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Article title

Effects of Exercise on Risk-Taking

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EN
Introduction: Research has shown that exercise increases levels of dopamine in cer tain sub - cortical brain regions. Increased dopamine activity in the brain has been linked to increased risk - taking. The purpose of this study was to determine if an increase in risk - taking is apparent in male athletes and non - athletes after strenuous exercise. Method: Ten athletes (age: 20.2±SD year) and ten non - athletes (age: 20.7±SD) in a university setting completed the BART (a validated protocol to asses risk - taking behavior) either after exercise or at r est. Result: Athletes obtained total 24.92 ± 10.99 pumps and Non - Athletes 42.76 ± 16.45 pumps . Discusion: AN C OVA’s showed that there was significant difference between athletes and non - athletes ( p< 0 .0 1) on the risk behavior test. Post hoc tests showed that for non - athletes there was also a significant difference for those that exercise immediately before the risk behavior test, p= 0 .003. This was not the case with athletes, p= 0 .683. Results indicate that while exercise increased risk - taking in the non - athlete subjects, it did not have an effect on the athlete population.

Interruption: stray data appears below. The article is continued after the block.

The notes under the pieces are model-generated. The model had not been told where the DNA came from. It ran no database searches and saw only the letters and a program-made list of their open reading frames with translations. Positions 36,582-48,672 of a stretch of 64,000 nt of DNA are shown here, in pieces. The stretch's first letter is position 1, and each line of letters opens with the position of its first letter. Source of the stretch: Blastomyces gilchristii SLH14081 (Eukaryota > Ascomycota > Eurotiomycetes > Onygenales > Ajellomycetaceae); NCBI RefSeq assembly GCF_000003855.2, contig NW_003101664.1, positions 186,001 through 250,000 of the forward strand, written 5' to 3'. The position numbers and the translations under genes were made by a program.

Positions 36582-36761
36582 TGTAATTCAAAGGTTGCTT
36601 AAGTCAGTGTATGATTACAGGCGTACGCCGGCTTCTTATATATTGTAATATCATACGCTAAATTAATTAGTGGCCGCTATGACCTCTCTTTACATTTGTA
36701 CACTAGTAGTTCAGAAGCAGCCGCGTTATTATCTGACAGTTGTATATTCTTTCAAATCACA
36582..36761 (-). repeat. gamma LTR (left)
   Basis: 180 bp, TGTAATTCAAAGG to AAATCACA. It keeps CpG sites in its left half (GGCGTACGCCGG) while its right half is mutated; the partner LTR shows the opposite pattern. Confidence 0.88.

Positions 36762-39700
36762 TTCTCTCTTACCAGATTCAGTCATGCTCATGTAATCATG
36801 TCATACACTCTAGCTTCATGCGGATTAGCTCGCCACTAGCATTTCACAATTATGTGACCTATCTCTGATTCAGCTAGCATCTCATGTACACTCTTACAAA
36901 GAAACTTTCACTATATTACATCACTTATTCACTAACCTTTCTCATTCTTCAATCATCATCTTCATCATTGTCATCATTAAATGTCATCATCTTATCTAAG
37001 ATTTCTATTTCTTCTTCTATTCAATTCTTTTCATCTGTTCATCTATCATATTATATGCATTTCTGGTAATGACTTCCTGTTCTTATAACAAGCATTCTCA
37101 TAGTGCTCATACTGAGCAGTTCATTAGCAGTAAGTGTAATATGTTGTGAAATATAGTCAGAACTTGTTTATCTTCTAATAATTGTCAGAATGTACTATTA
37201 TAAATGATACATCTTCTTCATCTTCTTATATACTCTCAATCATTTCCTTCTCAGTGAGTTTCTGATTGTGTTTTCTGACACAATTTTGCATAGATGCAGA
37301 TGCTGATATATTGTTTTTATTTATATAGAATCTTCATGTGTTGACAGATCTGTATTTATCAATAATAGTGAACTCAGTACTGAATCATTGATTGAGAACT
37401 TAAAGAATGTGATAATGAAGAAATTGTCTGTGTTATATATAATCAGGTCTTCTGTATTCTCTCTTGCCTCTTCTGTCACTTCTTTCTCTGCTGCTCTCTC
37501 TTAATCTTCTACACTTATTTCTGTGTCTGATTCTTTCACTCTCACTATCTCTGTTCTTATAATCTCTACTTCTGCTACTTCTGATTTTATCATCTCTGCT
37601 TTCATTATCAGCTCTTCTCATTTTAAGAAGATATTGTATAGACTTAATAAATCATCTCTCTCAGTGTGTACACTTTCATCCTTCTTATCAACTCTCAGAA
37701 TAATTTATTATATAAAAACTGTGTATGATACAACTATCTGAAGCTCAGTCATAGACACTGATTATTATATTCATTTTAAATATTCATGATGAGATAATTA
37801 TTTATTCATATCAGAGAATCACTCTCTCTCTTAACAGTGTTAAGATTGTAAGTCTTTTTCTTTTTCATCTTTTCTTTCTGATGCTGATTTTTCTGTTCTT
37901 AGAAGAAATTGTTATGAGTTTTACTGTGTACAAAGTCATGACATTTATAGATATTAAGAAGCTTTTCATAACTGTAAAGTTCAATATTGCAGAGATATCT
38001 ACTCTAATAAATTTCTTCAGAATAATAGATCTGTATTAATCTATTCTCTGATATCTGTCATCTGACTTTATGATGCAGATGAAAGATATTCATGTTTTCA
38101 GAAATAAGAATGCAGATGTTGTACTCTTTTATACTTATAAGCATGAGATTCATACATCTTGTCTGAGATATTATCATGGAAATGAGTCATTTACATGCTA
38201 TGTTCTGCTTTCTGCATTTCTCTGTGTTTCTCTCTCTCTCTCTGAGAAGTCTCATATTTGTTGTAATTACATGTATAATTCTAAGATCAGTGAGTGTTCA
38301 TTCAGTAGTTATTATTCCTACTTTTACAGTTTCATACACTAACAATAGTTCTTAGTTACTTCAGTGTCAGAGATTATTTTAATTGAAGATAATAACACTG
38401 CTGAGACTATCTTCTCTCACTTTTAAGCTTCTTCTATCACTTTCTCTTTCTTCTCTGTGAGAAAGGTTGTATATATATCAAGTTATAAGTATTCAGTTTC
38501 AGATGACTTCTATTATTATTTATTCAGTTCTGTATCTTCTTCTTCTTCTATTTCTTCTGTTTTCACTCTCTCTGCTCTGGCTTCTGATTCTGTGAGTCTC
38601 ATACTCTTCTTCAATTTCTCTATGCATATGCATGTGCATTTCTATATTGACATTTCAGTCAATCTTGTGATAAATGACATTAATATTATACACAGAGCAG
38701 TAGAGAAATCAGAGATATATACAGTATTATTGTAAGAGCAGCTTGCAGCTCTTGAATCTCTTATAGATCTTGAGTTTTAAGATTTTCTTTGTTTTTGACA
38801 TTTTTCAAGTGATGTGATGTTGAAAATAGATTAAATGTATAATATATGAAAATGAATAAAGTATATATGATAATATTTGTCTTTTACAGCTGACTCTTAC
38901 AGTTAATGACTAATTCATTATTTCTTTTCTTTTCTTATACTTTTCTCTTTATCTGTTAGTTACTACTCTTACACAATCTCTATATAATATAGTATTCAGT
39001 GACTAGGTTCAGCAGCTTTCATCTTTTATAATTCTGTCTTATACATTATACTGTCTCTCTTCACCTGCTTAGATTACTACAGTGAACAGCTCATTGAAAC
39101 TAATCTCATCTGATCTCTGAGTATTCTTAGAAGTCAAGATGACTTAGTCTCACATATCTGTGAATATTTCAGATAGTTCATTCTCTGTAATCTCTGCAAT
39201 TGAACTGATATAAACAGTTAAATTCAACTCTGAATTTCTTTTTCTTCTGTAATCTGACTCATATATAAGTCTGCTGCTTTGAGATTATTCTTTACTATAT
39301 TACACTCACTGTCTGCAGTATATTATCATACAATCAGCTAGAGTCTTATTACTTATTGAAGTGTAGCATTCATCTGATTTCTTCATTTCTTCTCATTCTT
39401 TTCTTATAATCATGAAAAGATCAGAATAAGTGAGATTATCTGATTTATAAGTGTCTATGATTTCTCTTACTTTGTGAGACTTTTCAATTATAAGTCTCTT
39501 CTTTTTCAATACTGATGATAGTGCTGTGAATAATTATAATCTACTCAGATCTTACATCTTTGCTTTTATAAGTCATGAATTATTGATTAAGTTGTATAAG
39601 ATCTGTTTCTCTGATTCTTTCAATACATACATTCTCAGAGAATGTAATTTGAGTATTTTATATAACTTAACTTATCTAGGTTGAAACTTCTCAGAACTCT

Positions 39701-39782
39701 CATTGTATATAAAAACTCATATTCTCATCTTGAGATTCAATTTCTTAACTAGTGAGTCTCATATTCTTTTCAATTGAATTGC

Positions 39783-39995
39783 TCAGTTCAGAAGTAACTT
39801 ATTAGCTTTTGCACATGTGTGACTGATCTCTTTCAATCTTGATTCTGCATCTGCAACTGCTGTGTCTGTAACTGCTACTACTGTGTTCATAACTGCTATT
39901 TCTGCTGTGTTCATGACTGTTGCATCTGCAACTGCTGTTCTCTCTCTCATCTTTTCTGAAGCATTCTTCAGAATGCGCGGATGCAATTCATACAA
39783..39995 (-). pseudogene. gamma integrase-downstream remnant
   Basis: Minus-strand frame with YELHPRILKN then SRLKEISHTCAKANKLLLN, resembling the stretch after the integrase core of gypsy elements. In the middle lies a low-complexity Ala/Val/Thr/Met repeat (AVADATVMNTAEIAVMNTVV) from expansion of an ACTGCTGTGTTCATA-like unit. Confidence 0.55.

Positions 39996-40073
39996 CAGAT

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References
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paper
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YADDA identifier
bwmeta1.element.psjd-4ff3006f-3773-4d6b-b52e-fec1551f17e1
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